Promise to Cherish by Elizabeth Byler Younts

Title:  Promise to Cherish
Author:  Elizabeth Byler Younts
Pages:  352
Year:  2014
Publisher:  Howard
Elizabeth Byler Younts’ new series was introduced to readers in the first book, Promise to Return in October 2013.  When I read that story, I fell in love with the way the author showed the Amish lifestyle and English lifestyle without lifting one above the other.  Instead, she beautifully shared the point of view that each world had some things to offer the other, that people had both positive and negative choices and neither lifestyle was completely perfect.  Her characters were rich in transparency along with presenting how the Amish may have lived with being pacifists during war time.
In this tale, we are introduced to a young woman named Christine, who became a nurse, attempting to work at a hospital that houses a variety of people with mental handicaps and struggles.  The author informs the readers how some people in society were named and dealt with back during WWII, unlike today.  The novel then shows us a young man named Eli who is a “conscientious objector” to war believing there has to be alternate means to settle disputes.
I was intrigued by the way society put people away to be cared for by others, but not having their basic of needs met.  The work in the Hudson River State Hospital shows readers how the demands for material and care were definitely higher and many going without decent treatment.  The story takes readers from that setting to individualized situations between workers after their shifts are over.  In one case, Christine makes a choice she knows to be wrong, but throws caution to the wind only to find her in a situation that quickly spirals out of control.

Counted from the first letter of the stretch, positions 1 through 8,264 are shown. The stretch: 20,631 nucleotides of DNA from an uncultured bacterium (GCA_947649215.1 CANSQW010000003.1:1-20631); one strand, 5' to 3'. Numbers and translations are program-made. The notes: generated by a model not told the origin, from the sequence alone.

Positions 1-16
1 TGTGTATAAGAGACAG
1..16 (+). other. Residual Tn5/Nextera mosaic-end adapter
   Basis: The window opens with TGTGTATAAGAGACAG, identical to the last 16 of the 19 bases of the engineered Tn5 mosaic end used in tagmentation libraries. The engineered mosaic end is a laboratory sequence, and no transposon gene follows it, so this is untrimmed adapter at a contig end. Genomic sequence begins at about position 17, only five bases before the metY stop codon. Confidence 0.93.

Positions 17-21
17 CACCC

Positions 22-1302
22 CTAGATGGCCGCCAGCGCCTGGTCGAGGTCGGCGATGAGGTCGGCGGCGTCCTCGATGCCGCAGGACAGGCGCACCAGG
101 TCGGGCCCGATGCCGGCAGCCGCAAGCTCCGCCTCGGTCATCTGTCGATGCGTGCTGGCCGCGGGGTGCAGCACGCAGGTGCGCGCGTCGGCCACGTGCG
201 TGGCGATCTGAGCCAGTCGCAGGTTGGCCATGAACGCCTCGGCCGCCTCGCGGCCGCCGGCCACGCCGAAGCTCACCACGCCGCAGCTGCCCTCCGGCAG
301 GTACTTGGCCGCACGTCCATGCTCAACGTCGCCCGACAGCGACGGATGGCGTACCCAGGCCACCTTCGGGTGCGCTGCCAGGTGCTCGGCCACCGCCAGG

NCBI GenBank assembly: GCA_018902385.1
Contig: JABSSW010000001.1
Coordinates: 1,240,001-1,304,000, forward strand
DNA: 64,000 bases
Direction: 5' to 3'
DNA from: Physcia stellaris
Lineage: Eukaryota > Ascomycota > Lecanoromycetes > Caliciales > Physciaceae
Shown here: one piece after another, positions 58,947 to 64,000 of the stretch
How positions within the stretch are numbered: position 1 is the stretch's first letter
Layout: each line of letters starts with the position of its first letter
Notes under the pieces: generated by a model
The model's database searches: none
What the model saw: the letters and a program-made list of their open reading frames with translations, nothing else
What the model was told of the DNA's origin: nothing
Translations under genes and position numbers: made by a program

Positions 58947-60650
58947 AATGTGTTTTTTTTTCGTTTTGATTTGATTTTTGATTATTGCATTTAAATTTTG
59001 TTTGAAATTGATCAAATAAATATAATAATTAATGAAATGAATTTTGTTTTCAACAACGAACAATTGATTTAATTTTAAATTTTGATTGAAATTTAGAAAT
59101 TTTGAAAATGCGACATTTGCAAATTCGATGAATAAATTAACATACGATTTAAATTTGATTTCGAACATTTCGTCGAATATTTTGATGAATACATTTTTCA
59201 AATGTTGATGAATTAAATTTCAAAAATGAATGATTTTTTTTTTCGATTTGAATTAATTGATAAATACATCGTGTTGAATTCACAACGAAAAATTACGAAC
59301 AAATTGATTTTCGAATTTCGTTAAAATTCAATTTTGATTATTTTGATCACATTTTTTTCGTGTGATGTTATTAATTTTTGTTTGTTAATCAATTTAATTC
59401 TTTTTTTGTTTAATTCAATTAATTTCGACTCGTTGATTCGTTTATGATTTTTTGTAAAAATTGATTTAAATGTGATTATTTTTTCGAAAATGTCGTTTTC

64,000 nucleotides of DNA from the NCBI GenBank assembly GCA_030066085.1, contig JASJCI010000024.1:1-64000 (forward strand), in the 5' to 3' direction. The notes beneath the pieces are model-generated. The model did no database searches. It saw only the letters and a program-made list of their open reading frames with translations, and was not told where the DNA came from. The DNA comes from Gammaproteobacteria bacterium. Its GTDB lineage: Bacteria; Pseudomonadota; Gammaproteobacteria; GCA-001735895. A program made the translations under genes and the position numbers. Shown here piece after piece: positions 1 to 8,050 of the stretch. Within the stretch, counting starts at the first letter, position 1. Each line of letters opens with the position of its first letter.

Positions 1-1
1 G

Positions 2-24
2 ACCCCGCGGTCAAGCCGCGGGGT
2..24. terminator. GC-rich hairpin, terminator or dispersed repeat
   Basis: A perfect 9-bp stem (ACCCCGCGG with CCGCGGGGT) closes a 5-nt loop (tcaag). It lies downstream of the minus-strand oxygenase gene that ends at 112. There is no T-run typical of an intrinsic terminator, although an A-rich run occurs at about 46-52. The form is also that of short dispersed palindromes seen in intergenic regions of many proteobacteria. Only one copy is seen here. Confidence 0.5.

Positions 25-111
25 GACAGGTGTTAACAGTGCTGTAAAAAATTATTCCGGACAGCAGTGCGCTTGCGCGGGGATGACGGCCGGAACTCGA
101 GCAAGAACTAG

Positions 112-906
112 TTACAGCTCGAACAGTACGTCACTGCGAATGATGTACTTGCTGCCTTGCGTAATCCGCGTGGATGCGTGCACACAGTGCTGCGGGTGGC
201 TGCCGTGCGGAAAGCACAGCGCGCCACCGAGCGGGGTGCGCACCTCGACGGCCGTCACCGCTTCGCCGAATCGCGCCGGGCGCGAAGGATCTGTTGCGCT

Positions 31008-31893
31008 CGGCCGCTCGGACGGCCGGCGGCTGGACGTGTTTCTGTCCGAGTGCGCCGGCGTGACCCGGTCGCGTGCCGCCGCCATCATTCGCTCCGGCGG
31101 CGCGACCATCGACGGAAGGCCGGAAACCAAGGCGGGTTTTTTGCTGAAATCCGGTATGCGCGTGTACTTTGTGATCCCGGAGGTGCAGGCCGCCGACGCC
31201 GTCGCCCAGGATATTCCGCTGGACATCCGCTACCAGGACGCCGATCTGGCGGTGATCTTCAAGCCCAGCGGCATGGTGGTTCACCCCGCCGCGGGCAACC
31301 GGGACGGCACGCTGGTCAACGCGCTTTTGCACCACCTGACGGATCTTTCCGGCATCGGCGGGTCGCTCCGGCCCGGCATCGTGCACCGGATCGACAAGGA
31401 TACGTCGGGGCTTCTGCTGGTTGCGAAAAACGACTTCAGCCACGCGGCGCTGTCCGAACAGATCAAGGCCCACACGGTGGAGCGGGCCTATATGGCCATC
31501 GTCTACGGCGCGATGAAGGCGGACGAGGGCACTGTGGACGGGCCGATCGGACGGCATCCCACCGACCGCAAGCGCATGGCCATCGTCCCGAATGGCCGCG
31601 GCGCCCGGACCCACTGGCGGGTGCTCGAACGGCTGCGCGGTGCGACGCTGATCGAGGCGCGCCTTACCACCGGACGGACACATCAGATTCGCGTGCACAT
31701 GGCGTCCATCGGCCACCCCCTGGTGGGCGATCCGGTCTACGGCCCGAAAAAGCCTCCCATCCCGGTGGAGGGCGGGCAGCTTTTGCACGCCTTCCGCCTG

Finally, readers are taken to Eli’s home where he grew up.  He asks Christine to accompany him until she makes her decisions for the future.  As time in the novel progresses, we are let into the possible budding romance of Eli with Christine.  The questions of in which world they would live in as one is Amish the other English, the ending shows a beautiful weave of the best of both worlds.  The novel is one where the reader’s heart will be touched by both the lack of care extended to people with mental health needs and tugged by the patience of Eli, reaching out to Christine with a profound love.
My rating is 4 stars.
Disclosure of Material Connection:  I received one or more of the products or services mentioned above for free in the hope that I would mention it on my blog.  Regardless, I only recommend products or services I use personally and believe will be good for my readers.  I am disclosing this in accordance with the Federal Trade Commission’s 16 CFR, Part 255. “Guides Concerning the Use of Endorsements and Testimonials in Advertising.”

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